British and local authorities are investigating whether a Venezuelan found last month with a hand grenade in his luggage at London's Gatwick Airport has ties to Al Qaeda or other Mideast terrorist groups.
Hazil Mohammed Rahaman, 37, who studied in Saudi Arabia to become an Islamic spiritual leader, raised suspicions because his passport showed he had spent the last three years touring countries that included Afghanistan, Pakistan, Yemen and Sudan, Venezuelan officials and investigators said.
Scotland Yard and secret police here are now combing bank accounts, telephone records and other travel documents to determine whether Rahaman, who suffered from serious depression, might have been part of an Al Qaeda cell seeking to launch a surprise attack from an unexpected base: South America.
"This is a very complicated, very delicate investigation," said a Venezuelan government official involved in the inquiry. "We are looking to see what links he had" to terrorist groups.
Latin America's loose borders, weak legal systems and poor regional cooperation have long allowed some areas to become minor havens for activities linked to international terrorism.
Venezuela's Margarita Island, a tourist destination with a large Arab population, has been identified by investigators as a source of funding and site of money laundering for the Hezbollah and Hamas militant groups.
Investigators say Rahaman has ties to the region where the borders of Argentina, Paraguay and Brazil meet. Local Arab traders there are accused of sending millions of dollars to Hamas and Hezbollah. U.S., Argentine and Israeli authorities believe the area was the launching site for bombing attacks in Buenos Aires against the Israeli Embassy in 1992 that killed 29 people and a Jewish community center in 1994 that left 87 dead.
Brazilian federal police also said recently that Khalid Shaikh Mohammed, the alleged Al Qaeda chief of operations and Sept. 11 mastermind who was arrested this month in Pakistan, visited the triple-border region at least twice in the 1990s. And in 1999, police captured an Egyptian terrorism suspect affiliated with Al Qaeda who established himself at the triple border to set up a network there, according to Argentine intelligence documents.
Rahaman had phone contact and other ties with suspected extremists in the triple-border region, a U.S. official said in an interview. It is not clear whether Rahaman traveled to the area, the U.S. official said.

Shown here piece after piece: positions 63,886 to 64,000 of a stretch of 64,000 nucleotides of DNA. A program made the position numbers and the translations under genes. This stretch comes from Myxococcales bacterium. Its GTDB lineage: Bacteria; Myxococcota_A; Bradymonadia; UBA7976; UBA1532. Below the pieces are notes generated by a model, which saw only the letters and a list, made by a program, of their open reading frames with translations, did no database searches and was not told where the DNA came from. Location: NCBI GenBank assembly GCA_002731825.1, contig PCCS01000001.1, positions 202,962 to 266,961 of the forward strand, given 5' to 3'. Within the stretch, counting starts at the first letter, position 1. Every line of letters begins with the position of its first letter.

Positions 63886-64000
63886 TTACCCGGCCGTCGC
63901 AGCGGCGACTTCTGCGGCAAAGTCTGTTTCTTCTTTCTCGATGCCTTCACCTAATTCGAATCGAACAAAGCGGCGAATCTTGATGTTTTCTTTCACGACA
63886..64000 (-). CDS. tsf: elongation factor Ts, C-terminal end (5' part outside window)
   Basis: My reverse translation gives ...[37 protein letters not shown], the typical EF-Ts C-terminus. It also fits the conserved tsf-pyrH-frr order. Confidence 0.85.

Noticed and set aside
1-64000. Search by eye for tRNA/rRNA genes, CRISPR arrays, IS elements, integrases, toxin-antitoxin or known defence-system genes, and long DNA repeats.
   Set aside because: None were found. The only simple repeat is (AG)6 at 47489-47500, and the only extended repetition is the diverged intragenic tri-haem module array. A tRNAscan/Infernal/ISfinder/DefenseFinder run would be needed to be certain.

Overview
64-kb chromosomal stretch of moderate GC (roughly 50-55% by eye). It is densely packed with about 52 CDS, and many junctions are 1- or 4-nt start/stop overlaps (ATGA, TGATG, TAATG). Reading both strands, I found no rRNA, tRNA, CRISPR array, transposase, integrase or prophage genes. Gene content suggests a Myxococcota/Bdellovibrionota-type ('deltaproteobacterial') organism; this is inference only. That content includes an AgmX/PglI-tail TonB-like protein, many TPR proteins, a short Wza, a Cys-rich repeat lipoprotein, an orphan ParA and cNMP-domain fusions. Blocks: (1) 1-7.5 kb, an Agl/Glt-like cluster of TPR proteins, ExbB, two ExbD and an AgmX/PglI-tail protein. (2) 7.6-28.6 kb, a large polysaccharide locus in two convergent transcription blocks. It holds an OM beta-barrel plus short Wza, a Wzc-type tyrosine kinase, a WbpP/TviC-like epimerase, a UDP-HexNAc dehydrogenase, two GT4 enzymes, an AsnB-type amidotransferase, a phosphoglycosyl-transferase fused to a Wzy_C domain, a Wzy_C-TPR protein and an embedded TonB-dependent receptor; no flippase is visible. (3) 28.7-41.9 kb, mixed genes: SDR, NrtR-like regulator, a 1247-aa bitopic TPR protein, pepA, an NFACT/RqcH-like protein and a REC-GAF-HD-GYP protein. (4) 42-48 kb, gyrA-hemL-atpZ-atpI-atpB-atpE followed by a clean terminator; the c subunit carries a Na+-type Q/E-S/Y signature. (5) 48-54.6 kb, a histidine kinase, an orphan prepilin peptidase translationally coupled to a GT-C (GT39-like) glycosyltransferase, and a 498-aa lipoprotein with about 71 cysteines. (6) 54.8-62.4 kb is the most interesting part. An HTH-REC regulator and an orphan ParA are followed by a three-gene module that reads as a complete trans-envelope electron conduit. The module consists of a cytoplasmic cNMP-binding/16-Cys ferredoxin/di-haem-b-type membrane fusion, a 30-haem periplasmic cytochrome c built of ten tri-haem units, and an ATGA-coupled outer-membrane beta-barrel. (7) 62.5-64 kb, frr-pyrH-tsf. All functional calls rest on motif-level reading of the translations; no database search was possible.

Investigators in Europe and Venezuela have not yet determined what Rahaman's target might have been, the U.S. official said.
But if he turns out to have been part of an Al Qaeda operation, it would mark the first time the group has tried to launch an attack from Latin America, raising fears of a new front in the U.S. government 's war on terrorism just hours from Miami. U.S. law enforcement officials are monitoring the case, but have not opened an official investigation.
Bruce Hoffman, a terrorism expert who heads the Washington office for Rand Corp., noted that Al Qaeda's Web site was paid for from a Caracas-based bank account for a brief period last year.
Al Qaeda "may see Latin America as an area where nobody is looking for them," Hoffman said. "They see breathing space and room to maneuver."
Rahaman was arrested Feb. 13 when British customs inspectors found a hand grenade in a large duffel bag as he was leaving the baggage claim area at Gatwick airport. He had flown to London on a British Airways flight that originated in Colombia and made stops in Caracas and Barbados.
Rahaman was charged with three counts under Britain's Terrorism Act and remains in custody.
At first, his attempt was dismissed as the clumsy work of a lone actor, like the initial reaction to the so-called shoe bomber, Richard Reid. But Reid turned out to be an Al Qaeda operative who had trained at Afghan camps and had contact with terrorist networks in Europe that funded his plot and provided him with explosives. Now, authorities say that Rahaman's effort, too, was more sophisticated than first believed.
The grenade was carefully concealed in an electrical appliance in the duffel bag, which had been wrapped in plastic and marked "Fragile." The grenade was live, though it was not attached to any timing device.